The Soestbach renaturalisation project, Soest, Germany

Source: Jonas Büchel


Büro Stelzig landscape ecology and planning office, City of Soest.

Type of Area

Stream with artificial banks
Ornamental water feature or fountain

Land/water interaction


Built Environment Types

Moderately built
Moderately green

Scale of Impact


Intervention Scale (Spatial)

Linear development – multiple interventions

Project Types

Urban waterfront development
Public space regeneration
Habitat creation/restoration

Urban/ Rural

Urban core

Visibility and Openness

Fully enclosed
Fully contained view

From a smelly stream to a city asset

The Soestbach renaturalisation project in Soest, Germany has rediscovered an urban stream by changing its formerly technical character into an accessible linear public space. It was planned, developed and built-in different stages from 1992 by Büro Stelzig landscape ecology and planning office, initiated by the City of Soest. Previously, the Soestbach was a rather malodorous stream with hostile conditions for the ecology and a high flow velocity. It was a completely technical space while remaining an almost invisible element in the cityscape until the creation of an overall concept to expose it. The construction phases revealed the water flow of the stream and its connected springs. The Soestbach enters the city as a stream meandering through a meadow, mainly fed by more than twenty freshwater and saltwater springs during its course through the centre of Soest. However, it was historically converted into a sewage canal until it was partly redesigned. In the last few decades though, questions of flood security gained more importance – flooding was always a problem for the city as the stream flows through the medieval town centre.

The Soestbach saw a major decline in typical floodplain flora and fauna of the key indigenous habitats and an increase in common and alien floristic and faunistic species. It also saw a loss of migratory fish and an impoverishment of the amphibious fauna. The main planning objective was to turn the Soestbach from a eutrophied gutter into an attractive city waterscape. The aim was to utilise all possible spaces for water expansion under the urban planning conditions and to intensify the ecological and morphological diversity within the limited profile of the city stream. The development goal also aimed to achieve a near-natural urban stream course using the role model of a gravelly lowland stream, although the actual design is a deviation from the official classification of natural rivers. A precondition for the project was to raise the stream bed by almost two metres to ensure a varied flow behaviour as found locally.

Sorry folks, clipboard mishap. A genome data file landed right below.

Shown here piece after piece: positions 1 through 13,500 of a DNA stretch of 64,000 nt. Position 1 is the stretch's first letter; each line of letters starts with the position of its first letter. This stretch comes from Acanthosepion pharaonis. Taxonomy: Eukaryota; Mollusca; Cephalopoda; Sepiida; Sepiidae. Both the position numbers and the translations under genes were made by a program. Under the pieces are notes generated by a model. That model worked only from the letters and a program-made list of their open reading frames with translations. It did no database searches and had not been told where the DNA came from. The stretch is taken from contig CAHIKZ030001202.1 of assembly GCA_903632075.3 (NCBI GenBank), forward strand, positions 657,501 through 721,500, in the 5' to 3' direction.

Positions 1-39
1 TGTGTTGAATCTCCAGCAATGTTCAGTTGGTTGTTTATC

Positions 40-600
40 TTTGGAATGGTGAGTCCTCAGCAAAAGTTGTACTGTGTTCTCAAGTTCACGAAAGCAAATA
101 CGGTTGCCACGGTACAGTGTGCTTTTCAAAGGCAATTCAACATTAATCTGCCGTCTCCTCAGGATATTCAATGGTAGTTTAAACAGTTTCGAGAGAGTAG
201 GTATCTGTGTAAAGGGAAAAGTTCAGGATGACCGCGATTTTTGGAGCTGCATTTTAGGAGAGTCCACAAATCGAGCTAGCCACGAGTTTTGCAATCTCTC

By also revealing the feeding streams, they would add to the core flow and different flow velocities to the main stream. These actions changed the stream’s behaviour and the flow of its groundwater.  It also reduced the bottom shear stresses and eliminated unpleasant smells. Furthermore, the palpable acoustic quality was enhanced by re-establishing the sound of splashing water through the addition of weirs and plant clusters placed to decrease the flow velocity. A combination of stone walls and metal railings forms the basic design material.

The quality of the meadow landscape was highlighted by re-establishing references to the local history of Soest, such as historical sculptures indicating flood heights and offering information about the stream landscape and its development. The planning focus was not directed towards aspects such as sports or events, because the visual and symbolic connection to this landscape is more important than direct access. The public space relationship was also improved through the redesign which not only made the water visible through balconies along the pedestrian routes and ramps or steps leading down to the stream; it furthermore introduced a new public space layer: a natural stream with artificial banks in the sense of a promenade passing through the city to be constantly experienced by its residents.

Perception and Meaning

Place identity
Place attachment

Health and Wellbeing

Aesthetic experience
Better environmental perception
Place affordance

Interaction with Water

Tactile – touching

Website of the project: [In German but with many explanatory pictures]

Google map reference

This project performs in a variable way in most of the categories due to its location. The design improves overall inclusive accessibility. The establishment of a good design quality, which fits within the context and the cultural heritage of an urban river, has contributed a vital element that is valued in the cityscape.

As there are many facilities in the locality, the focus of facilities is more to the display of the new natural character of the stream and providing some lighting rather than providing many elements. The health and well-being potential varies quite a lot, since a sense of being away and contact with nature are not possible in the context.

The water connection is mainly visual with some exceptions as the river itself is not suitable for activities and access to and from the water is limited. Physical activity opportunities are fewer, due to the location and size of the site.